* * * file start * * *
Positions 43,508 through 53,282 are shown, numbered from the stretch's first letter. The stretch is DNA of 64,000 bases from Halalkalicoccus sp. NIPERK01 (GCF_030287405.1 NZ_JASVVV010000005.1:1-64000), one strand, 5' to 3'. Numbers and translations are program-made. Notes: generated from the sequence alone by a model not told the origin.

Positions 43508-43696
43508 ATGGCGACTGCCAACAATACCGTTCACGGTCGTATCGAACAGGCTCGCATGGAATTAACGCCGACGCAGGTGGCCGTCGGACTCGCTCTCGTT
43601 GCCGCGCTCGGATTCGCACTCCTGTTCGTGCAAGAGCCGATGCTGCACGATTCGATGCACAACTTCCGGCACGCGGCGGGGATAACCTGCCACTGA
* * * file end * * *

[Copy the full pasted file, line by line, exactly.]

Positions 43,508 through 53,282 are shown, numbered from the stretch's first letter. The stretch is DNA of 64,000 bases from Halalkalicoccus sp. NIPERK01 (GCF_030287405.1 NZ_JASVVV010000005.1:1-64000), one strand, 5' to 3'. Numbers and translations are program-made. Notes: generated from the sequence alone by a model not told the origin.

Positions 43508-43696
43508 ATGGCGACTGCCAACAATACCGTTCACGGTCGTATCGAACAGGCTCGCATGGAATTAACGCCGACGCAGGTGGCCGTCGGACTCGCTCTCGTT
43601 GCCGCGCTCGGATTCGCACTCCTGTTCGTGCAAGAGCCGATGCTGCACGATTCGATGCACAACTTCCGGCACGCGGCGGGGATAACCTGCCACTGA